Friday, October 1, 2010

Diocese Purchases Downtown Landmark for Diocesan Center

The Diocese of Kansas City – St. Joseph announced October 1 that it has purchased property in downtown Kansas City for use as a diocesan center. The historic New York Life building at 20 W. Ninth Street will be the future home of diocesan and Catholic Charities offices which are currently spread across three locations in the city.

The 10 story, 140,000 square foot (leasable space) New York Life building dates from 1888 and is listed on the National Register of Historic Places. The $11.7 million contract price includes 565 spaces of secured, covered parking and the adjacent 45,000 square foot Merchants Bank building at 850 Main. Prior owners put $60 million into a complete renovation of the facilities including installation of new mechanical systems about 10 years ago.

Bishop Robert Finn told the Catholic Key that it has been clear for a couple of years that the diocese had outgrown the Chancery building at 300 E. 36th Street. About a dozen Chancery offices are currently in leased space at the Gillham Plaza Building and the main Chancery is in need of reconfiguration for diocesan needs.

“I didn’t want to put a lot of money into this building because I felt that we’ve already outgrown it,” Bishop Finn said.

About six months ago, Catholic Charities asked Bishop Finn for permission to begin to look for a place to relocate their offices. Catholic Charities is currently located at 1112 Broadway and they too have leased space at Gillham Plaza. “It became the occasion to look for a place where all the diocesan offices could be for the next century,” Bishop Finn said.

The diocese had originally considered constructing a diocesan center, but the cost was prohibitive. “Because of the depressed real estate market, we began looking at existing properties,” Bishop Finn said.

Bishop Finn said the diocese had three criteria in selecting a property. It had to be near the Cathedral, have enough space to “accommodate all our needs plus some future growth,” and be at a location “where we’d be identifiable as the face of the Catholic Church in Kansas City.”

In the end, he said, “We were able to acquire a very significant landmark building at a price considerably under it’s appraised value.”

Bishop Finn said he does not regard the purchase “as just the Chancery offices moving. We’re envisioning it as a diocesan center. Catholic Charities which does so much to promote the mission of the Church will be literally working alongside the other works and offices of the Church.”

The presence of a diocesan center at the New York Life Building “also adds to the very meaningful revitalization of downtown Kansas City,” Bishop Finn said.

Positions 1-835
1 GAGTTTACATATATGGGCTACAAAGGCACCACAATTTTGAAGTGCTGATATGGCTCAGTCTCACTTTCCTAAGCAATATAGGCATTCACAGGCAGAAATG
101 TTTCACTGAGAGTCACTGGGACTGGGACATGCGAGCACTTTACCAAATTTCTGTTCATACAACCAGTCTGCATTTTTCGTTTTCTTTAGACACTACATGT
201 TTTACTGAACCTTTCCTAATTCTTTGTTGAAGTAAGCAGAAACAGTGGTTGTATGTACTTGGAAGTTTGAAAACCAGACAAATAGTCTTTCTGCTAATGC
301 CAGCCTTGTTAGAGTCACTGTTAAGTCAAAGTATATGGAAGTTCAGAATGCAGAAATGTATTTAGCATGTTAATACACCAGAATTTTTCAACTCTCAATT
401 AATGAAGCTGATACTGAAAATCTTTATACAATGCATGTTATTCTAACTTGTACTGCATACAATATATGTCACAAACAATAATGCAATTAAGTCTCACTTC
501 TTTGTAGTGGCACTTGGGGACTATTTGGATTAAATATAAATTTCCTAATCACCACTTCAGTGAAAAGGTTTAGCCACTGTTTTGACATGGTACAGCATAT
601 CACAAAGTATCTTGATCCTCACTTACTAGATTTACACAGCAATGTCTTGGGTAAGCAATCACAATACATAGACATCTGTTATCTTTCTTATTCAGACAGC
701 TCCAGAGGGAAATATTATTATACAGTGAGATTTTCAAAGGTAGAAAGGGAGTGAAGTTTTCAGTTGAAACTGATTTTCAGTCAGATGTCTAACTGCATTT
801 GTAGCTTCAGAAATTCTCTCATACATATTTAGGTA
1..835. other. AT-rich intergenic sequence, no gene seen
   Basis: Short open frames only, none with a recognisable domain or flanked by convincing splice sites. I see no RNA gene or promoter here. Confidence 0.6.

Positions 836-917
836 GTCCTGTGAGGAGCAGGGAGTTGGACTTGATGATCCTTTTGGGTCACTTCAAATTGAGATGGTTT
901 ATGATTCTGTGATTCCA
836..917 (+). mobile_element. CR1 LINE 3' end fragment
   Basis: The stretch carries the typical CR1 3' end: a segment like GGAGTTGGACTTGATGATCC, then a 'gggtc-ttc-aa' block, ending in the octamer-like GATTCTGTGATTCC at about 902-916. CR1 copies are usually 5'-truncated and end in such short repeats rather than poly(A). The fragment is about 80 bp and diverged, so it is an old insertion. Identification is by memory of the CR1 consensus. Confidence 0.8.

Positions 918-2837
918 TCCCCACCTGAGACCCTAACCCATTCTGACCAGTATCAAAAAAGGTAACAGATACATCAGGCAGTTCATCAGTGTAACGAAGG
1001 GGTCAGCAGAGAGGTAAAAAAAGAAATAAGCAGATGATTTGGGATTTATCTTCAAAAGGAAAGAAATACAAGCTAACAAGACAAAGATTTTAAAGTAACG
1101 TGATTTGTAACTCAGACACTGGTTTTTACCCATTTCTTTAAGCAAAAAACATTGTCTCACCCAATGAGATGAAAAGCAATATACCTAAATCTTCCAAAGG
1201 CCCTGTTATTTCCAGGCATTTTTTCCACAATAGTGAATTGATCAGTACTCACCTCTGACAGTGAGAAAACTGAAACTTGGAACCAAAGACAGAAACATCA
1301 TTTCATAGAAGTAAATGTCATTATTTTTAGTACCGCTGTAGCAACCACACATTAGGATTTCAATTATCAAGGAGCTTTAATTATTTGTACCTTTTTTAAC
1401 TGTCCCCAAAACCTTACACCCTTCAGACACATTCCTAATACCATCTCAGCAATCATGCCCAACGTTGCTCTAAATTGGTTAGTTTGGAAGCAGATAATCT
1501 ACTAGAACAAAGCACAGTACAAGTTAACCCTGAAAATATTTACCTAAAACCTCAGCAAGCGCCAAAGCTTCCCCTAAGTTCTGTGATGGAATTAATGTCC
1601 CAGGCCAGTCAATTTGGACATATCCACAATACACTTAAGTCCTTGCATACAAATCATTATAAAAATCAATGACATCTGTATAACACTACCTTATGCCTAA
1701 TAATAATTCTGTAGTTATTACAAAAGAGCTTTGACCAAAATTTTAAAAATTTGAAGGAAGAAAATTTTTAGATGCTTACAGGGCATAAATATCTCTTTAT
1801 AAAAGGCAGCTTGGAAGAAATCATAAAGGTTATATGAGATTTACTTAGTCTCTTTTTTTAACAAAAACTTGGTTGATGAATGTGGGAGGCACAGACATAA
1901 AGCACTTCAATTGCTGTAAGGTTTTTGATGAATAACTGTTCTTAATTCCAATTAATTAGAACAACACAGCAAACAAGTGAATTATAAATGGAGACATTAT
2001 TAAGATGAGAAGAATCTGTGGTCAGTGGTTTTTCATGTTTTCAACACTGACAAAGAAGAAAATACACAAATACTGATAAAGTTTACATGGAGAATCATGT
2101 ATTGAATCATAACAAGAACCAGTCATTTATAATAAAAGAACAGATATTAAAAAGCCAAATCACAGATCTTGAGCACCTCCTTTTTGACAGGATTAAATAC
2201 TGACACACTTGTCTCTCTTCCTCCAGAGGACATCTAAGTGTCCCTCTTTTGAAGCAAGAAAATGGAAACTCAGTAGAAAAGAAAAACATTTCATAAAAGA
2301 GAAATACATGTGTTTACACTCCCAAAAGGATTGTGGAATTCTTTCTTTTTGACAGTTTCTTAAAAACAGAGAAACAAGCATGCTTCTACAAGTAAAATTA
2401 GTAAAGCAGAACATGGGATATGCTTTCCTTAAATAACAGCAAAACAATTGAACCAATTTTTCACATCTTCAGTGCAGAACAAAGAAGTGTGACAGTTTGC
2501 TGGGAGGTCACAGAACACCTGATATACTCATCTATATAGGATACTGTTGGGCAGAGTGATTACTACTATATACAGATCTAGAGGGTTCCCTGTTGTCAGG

“Because we’ve had good stewardship of our resources, both in my time and in my predecessors’ time, we will use some of our reserves” to pay for the property with the balance secured by a bank loan, Bishop Finn said.

The diocese intends to sell the Merchants Bank building which is also fully upgraded. In addition, the diocese is actively seeking to lease out 3 floors of the New York Life Building at 14,000 square feet of Class A space each.

“If we are able to sell 850 Main and to lease a meaningful portion of 20 W. Ninth, we’ll actually be in a more efficient operation than we currently have both at the Chancery and Catholic Charities,” Bishop Finn said.

The systems renovation by prior owners should add to that efficiency. In addition to architectural awards, the renovation at 20 W. Ninth has received national awards for energy efficiency, pollution prevention and environmental excellence.

Bishop Finn hopes that diocesan offices will move in to the new property in the Spring of 2011, while it is possible Catholic Charities will move in earlier. The move affects only the Kansas City metro offices of Catholic Charities; satellite locations will remain open.

Additional move in costs will include office build-out and repair of sidewalks and curbs.

The move will allow for “a lot of opportunities for new kinds of services for the diocese and to the community,” Bishop Finn said.

The unified location will allow for diocesan entities to “collaborate more readily and closely,” will have additional meeting and gathering space, a chapel, and potentially, the ability to add classrooms for catechetics and other classes.